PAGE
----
Unit 4: ZF-expressions

Introduction

ZF-expressions are a convenient way of defining lists in Haskell. The following is an example of such an expression:

[ x * x | x <- [1, 2, 7, 12], even x ]

This ZF-expression is the list of all those things of the form x * x such that x is drawn from the list [1, 2, 7, 12] and x is even. Thus, the above ZF-expression evaluates to [4, 144]. The general form of a ZF-expression is:

[ EXP | QUAL, ..., QUAL ]

where QUAL is either a Boolean-valued expression or a generator. A generator has one of two forms: either VARIABLE <- LIST or PATTERN <- LIST.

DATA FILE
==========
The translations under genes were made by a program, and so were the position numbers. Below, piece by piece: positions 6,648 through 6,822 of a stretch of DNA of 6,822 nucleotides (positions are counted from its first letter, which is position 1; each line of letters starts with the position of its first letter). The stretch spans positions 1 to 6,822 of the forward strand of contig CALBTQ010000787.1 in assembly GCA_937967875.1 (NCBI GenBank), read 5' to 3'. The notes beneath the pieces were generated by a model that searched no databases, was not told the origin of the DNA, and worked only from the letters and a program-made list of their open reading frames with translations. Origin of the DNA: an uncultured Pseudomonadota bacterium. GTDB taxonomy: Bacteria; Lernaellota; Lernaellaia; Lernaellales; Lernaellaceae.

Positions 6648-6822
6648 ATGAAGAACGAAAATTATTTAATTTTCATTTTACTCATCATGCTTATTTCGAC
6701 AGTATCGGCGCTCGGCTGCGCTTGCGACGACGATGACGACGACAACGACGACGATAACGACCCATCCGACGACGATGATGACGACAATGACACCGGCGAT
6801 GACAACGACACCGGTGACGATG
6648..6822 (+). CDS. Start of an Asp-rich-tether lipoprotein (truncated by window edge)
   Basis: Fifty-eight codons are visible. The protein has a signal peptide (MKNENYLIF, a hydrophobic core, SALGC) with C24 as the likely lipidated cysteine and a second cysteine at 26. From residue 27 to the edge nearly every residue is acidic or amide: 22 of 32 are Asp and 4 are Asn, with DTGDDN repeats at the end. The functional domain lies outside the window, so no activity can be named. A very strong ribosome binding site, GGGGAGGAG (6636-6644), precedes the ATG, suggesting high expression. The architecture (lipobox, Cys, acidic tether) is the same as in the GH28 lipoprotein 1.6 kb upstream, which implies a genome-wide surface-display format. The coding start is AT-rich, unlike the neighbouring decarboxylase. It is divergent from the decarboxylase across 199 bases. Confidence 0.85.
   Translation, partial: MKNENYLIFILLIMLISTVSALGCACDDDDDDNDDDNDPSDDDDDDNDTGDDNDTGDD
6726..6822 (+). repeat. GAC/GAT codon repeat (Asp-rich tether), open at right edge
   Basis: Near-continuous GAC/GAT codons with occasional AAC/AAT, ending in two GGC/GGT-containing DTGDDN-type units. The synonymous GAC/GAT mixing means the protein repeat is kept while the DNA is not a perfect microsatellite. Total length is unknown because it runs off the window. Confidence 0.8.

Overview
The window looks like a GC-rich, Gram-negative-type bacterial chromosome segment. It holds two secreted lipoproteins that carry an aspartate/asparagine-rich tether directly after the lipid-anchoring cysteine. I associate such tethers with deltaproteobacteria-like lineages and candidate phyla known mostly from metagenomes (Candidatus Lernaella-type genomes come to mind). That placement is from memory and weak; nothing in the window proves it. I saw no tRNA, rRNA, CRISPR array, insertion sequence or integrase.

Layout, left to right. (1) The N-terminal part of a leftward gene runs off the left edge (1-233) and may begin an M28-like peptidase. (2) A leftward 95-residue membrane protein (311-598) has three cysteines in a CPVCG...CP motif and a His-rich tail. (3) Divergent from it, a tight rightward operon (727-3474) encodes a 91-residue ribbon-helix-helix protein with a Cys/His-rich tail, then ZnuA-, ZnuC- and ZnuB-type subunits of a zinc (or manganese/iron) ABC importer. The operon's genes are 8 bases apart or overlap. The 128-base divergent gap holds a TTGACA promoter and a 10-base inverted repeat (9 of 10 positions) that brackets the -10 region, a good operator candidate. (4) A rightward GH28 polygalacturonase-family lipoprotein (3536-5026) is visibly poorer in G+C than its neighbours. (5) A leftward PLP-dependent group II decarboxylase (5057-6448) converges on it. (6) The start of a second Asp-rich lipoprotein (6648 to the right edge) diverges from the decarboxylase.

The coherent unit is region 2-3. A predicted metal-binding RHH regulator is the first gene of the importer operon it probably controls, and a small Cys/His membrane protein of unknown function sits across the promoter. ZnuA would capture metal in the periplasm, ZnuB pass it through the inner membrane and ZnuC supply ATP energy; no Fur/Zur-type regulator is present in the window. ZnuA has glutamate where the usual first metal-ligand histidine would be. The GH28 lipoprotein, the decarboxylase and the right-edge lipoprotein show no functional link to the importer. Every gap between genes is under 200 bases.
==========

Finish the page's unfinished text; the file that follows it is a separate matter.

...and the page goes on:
Reduction rules for ZF-expressions

The behaviour of ZF-expressions is completely determined by the following five reduction rules:

(ZF1) [ e | v <- [], q ] reduces to [], where q is a sequence of zero or more qualifiers.
(ZF2) [ e | v <- f:fs, q ] reduces to [ e | q ] [ v := f ] ++ [ e | v <- fs, q ], where h [ v := f ] represents h with all occurrences of v in it replaced by f.
(ZF3) [ e | False, q ] reduces to [].
(ZF4) [ e | True, q ] reduces to [ e | q ].
(ZF5) [ e | ] reduces to [ e ].

Quicksort

Hoare's Quicksort algorithm can be expressed very concisely by using a couple of ZF-expressions:

quick []     = []
quick [x]    = [x]
quick (x:xs) = quick [ u | u <- xs, u < x ]
               ++ [x] ++
               quick [ u | u <- xs, u >= x ]

© Antoni Diller (30 May 2016)